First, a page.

T. Carpenter and Snow Carpenter. “Uncle” Billy Smith came to this township in 1833, with, or soon after, Eli Phillips.
Smith was a bachelor. Warren Dodge settled in the township in 1834, coming from New York. Joshua Youngs settled
here in 1835. The same year David Wood settled on section 9. Frasier Smalley came in 1834, and in 1835 came William
and Charles Blain, brothers, who settled in the eastern part on the line of Amboy and Royalton townships. Aipheus
Fenner was born in Berkshire county, Massachussets, July 29, 1813, and settled in Fulton county in 1838, on section
io, of Royalton township, being one of the pioneers of the county. He filled the office of constable and other
positions of trust.
Enos C. Daniels was born in Madison county, New York, December 22, 1814, and settled in Fulton county in March,
1840, where he built the first frame hotel, first church, brick building, dwelling house and block in Lyons, and
the first grist-mill in Royalton township.
Samuel Carpenter came to Lenawee county, Michigan, in 1828, and from there to Fulton county, in 1843, consequently
he had more experience in pioneering than most of the persons named. He settled on sections 21 and 22, just sixteen
miles south of Adrian. At or near the hamlet called Logan (now Adrian) Mr. Carpenter spent most of his boyhood
Michael Forester and Patrick Burroughs came to this county in 1840, and the former lived to be over one hundred
years old. David Potes came in 1840, John Hinkle in 1838, and Nathaniel S. Ketchum in 1835, the latter being from
Orange county, New York. John, Erastus and James Welsh came in 1838, from Niagara county, New York. Many others
came during the same period whose names have been lost or not definitely ascertained.
The early schools are spoken of in the chapter on “Educational Development,” but it is perfectly germane to say
here that the educational interests in Royalton township have kept pace with the onward march of civilization in
other directions. The log structure of pioneer days soon gave place to the more pretentious buildings of the middle
period, and these, in turn, to the modern and finely equipped buildings of the present day. Among the first teachers
of the township were Miss Olive Green and Warren J. Hendrix.
Elder Hodge, a Baptist minister, was the first preacher in the township, and Colonel Lathrop of Lucas county preached
in the very early days to those of the Universalist faith. The first church built was the Universalist at Lyons,
in 1862. There are now four churches in the township: one Universalist, one Disciples in Christ (both of these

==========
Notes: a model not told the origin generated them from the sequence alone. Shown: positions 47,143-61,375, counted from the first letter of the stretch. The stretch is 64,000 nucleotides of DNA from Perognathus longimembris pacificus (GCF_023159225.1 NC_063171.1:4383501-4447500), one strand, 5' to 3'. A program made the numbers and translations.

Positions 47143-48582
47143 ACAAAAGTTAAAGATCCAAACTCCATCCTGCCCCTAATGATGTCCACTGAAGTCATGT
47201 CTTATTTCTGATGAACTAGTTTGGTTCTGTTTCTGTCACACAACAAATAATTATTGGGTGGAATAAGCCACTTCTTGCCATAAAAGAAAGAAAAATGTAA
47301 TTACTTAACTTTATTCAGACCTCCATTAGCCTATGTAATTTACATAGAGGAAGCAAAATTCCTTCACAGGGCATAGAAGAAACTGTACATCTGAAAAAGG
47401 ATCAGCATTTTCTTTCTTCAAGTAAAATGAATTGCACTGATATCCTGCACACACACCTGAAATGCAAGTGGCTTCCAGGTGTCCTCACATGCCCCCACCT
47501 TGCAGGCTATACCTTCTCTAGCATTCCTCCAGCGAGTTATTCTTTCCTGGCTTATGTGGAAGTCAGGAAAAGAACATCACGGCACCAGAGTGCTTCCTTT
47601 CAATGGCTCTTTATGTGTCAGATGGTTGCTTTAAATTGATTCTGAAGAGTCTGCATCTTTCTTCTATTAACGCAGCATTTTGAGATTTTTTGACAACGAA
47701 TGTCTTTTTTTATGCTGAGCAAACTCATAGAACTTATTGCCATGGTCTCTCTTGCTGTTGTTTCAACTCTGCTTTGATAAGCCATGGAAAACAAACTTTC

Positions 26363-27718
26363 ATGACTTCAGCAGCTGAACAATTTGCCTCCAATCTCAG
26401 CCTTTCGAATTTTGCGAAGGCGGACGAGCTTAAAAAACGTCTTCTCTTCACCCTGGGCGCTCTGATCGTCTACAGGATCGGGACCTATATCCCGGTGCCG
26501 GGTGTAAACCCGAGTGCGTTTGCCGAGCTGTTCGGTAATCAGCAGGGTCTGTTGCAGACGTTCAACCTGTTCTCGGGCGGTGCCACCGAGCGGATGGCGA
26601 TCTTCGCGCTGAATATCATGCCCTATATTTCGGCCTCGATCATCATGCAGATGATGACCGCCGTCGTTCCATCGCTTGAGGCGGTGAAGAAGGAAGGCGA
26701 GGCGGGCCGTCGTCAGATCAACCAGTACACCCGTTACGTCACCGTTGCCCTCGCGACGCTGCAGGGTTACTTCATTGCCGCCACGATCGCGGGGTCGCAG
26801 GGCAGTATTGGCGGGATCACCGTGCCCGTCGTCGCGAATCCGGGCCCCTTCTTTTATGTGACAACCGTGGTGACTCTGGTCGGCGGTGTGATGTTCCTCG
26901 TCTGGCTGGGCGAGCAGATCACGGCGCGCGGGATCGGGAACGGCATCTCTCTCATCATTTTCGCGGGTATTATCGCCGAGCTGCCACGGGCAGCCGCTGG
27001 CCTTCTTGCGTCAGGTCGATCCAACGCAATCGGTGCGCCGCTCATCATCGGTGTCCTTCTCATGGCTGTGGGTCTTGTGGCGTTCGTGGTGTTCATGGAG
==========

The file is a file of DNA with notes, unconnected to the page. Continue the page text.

being in the village of Lyons), one Free Methodist and one Methodist Episcopal, the last two being on the eastern
border of the township.
The first burial places in the township were usually private grounds, established on the farms as necessity required;
but finally public cemeteries were laid out, and these “cities of the dead,” of which there are several in Royalton
township, receive the care and attention that is due them.
Almost all the early families obtained their flour at Tecumseh, Michigan, and those who did not were compelled
to go further before finding another mill. Probably the first saw mill constructed and operated in the township
was built in 1850, by the Plank Road Company, and it was located on the west side of the present Lyons cemetery.
James Baker of Gorham was the manager of the mill, which was used exclusively for sawing plank for the road. The
mill, in later years, was moved to Gorham where it was owned and run by Thomas F. Baker.
There is but one small town in Royalton township — Lyons or Morey’s Corners, the postoffice name being the former.
From the early days of its existence it has been a popular trading point, and in late years it has progressed until
it does quite a flourishing business, being sustained by an excellent farming country. In writing of churches,
schools and other public enterprises, this village has been frequently mentioned. The various industries incident
to towns of this size, together with the social, religious, educational and political functions, are all represented,
while the mercantile and other business interests are quite extensive.
Rural postoffices for the accommodation of the people were early established, some of which were kept in the farm
houses. They have been discontinued on the adoption of the admirable system of “rural free delivery,” which brings
almost every farmer in daily contact with the outside world, and his mail is left at his door. Add to this the
convenience of the modern telephone, and the isolation of country life is reduced to the minimum.